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Patient education: HIDA scan (The Basics)

Patient education: HIDA scan (The Basics)

What is a HIDA scan? — A HIDA scan is a type of imaging test. It creates pictures of the liver, gallbladder, and bile ducts. This test is also called "cholescintigraphy."

The gallbladder is a small, pear-shaped organ that is tucked under the liver (figure 1). It stores bile, a fluid that is made in the liver and helps the body break down fat. When you eat a meal that has fat in it, the gallbladder empties the bile into a tube called the "bile duct." The bile duct carries the bile into the small intestine to help with digestion.

For a HIDA scan, a chemical called a "radioactive tracer" is injected into 1 of your veins. It travels through your bloodstream to your liver. Then, it flows through your bile ducts to the gallbladder and small intestine, along with the bile your liver makes. A scanner with a special camera takes pictures (figure 2) so the doctor can see the flow of bile in your body.

A HIDA scan can be used to check for problems in the liver or gallbladder. It can also be used for monitoring if you have had a liver transplant or biliary stent. (A stent is a tube that is used to hold the bile duct open if it has been blocked.)

How do I prepare for a HIDA scan? — The doctor or nurse will tell you if you need to do anything special to prepare.

They will also ask you about your "health history." This involves asking you questions about any health problems you have or had in the past, past surgeries, and any medicines you take. Tell them about:

Any medicines you are taking – This includes any prescription or "over-the-counter" medicines you use, plus any herbal supplements you take. It helps to write down and bring a list of any medicines you take, or bring a bag with all of your medicines with you.

Any allergies you have

Whether you are pregnant, could be pregnant, or are breastfeeding – HIDA scans are usually not done during pregnancy, because they are not safe for a developing baby.

If you are breastfeeding, you can get a HIDA scan if needed. But you will not be able to feed your baby any breast milk you make for 24 hours after the scan. You might want to plan ahead for this, for example, by pumping extra milk ahead of time.

You will also get information about:

Eating and drinking before your procedure – You might need to "fast" before a HIDA scan. This means not eating or drinking anything for a period of time, usually at least 4 to 6 hours. You might be allowed to have clear liquids during this time.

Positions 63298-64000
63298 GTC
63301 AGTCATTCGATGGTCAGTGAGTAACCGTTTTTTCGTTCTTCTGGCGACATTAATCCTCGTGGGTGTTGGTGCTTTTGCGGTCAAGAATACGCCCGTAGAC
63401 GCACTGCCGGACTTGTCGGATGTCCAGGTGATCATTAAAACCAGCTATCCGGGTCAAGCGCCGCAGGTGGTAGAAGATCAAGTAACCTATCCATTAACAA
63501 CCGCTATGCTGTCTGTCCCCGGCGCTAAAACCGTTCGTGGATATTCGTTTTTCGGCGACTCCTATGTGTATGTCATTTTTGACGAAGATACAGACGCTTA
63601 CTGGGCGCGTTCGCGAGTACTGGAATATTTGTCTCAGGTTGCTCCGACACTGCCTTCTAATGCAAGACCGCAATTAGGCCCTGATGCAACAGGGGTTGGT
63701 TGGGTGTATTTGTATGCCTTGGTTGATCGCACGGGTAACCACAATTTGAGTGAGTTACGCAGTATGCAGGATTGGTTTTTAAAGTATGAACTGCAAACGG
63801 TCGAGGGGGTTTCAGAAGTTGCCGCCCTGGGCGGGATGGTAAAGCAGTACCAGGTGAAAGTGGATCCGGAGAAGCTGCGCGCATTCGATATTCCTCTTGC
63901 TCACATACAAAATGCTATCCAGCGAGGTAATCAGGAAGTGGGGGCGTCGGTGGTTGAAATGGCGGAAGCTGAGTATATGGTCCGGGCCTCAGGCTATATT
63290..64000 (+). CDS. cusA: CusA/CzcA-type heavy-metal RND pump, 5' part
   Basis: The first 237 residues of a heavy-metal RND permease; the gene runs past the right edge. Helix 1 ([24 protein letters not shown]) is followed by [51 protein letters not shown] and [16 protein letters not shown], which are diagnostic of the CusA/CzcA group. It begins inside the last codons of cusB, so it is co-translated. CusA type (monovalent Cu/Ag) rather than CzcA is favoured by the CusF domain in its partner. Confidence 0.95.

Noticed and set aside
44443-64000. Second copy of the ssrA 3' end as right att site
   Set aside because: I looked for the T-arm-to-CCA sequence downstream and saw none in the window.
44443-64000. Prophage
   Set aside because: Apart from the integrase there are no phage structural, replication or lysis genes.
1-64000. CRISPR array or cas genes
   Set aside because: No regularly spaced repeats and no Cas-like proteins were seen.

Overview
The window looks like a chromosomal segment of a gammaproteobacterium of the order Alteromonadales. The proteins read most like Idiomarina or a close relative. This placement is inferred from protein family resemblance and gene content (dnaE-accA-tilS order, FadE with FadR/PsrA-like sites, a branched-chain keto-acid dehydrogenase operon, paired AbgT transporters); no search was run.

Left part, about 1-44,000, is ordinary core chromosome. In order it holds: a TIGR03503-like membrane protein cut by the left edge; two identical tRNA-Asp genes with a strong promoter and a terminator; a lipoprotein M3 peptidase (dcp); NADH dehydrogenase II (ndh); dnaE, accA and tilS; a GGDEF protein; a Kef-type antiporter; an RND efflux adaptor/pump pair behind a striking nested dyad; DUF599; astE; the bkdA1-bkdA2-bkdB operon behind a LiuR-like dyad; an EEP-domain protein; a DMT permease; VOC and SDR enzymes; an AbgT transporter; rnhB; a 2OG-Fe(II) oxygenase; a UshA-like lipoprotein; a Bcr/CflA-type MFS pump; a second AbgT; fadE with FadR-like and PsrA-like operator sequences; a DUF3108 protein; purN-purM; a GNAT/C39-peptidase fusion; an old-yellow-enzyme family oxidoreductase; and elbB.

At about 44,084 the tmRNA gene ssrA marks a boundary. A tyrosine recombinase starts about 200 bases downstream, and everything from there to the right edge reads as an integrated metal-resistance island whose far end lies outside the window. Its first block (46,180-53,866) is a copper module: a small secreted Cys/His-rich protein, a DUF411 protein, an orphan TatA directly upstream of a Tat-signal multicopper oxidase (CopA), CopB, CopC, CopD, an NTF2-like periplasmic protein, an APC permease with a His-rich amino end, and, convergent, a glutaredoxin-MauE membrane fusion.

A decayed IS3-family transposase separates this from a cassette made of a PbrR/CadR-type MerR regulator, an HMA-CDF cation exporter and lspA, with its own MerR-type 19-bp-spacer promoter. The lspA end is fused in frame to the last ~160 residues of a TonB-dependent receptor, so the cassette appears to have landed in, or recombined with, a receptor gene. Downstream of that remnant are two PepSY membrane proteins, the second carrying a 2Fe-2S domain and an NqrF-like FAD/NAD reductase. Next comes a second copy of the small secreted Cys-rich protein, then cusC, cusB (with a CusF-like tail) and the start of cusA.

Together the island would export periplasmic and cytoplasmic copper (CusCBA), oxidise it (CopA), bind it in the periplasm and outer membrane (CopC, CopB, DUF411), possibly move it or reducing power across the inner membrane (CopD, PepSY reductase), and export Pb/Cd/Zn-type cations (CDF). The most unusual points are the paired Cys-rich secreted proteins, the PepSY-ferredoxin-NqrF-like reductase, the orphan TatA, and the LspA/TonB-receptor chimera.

Ask the doctor or nurse if you have questions or if there is anything you do not understand.

What happens during a HIDA scan? — When it is time for the procedure:

You will change into a hospital gown and remove any jewelry or other accessories.

You will get an "IV," which is a thin tube that goes into a vein.

The person doing the HIDA scan (called a "technologist") will use your IV to inject the radioactive tracer into your vein.

You will lie on a table. The machine with the camera will be moved so it is above your belly. The machine does not touch you. The technologist will not be in the room with you while the pictures are taken, but they will be nearby and able to see you and talk to you.

You need to lie very still during the HIDA scan so that the images are clear. You might be asked to change your position so the camera can get different angles. You might also get other medicines through your IV.

A HIDA scan usually takes between 1 and 2 hours, sometimes longer. This depends on how many pictures your doctor wants to see.

What happens after a HIDA scan? — The medical staff will remove your IV. In most cases, you can go home right away after your HIDA scan.

The chemical used in a HIDA scan is radioactive. For the next 1 to 2 days:

Drink plenty of water to help your body get rid of it.

Your body will get rid of the chemical on its own through your urine. When you use the toilet, flush twice, and wash your hands thoroughly. This to prevent other people from being exposed to the chemical.

Because the amount of radiation is very small, you do not need to avoid being around other people.

If you are breastfeeding, do not give your baby any breast milk you make for 24 hours after the scan. During this time, you might need to pump milk and throw it away.

What are the risks of a HIDA scan? — Your doctor will talk to you about all of the possible risks, and answer your questions. Possible risks include:

A minor or serious allergic reaction to the chemical injected into your vein

Radiation exposure – A HIDA scan exposes you to some radiation. In general, exposure to radiation very slightly raises a person's risk of developing cancer later in life. But the amount of radiation in a HIDA scan is very small. The overall risk increases if you have to get many imaging tests over time.

What else should I know? — You might get your results the same day, or it might take a few days or weeks for them to be read by an expert. Your doctor or nurse will let you know when to expect your results.

If your HIDA scan shows any abnormal results, your doctor or nurse will talk to you about what to do next.

More on this topic

Patient education: Gallstones (The Basics)
Patient education: Gallbladder cancer (The Basics)
Patient education: Choosing surgery to treat gallstones (The Basics)

Patient education: Gallstones (Beyond the Basics)

This topic retrieved from UpToDate on: Jun 02, 2024.
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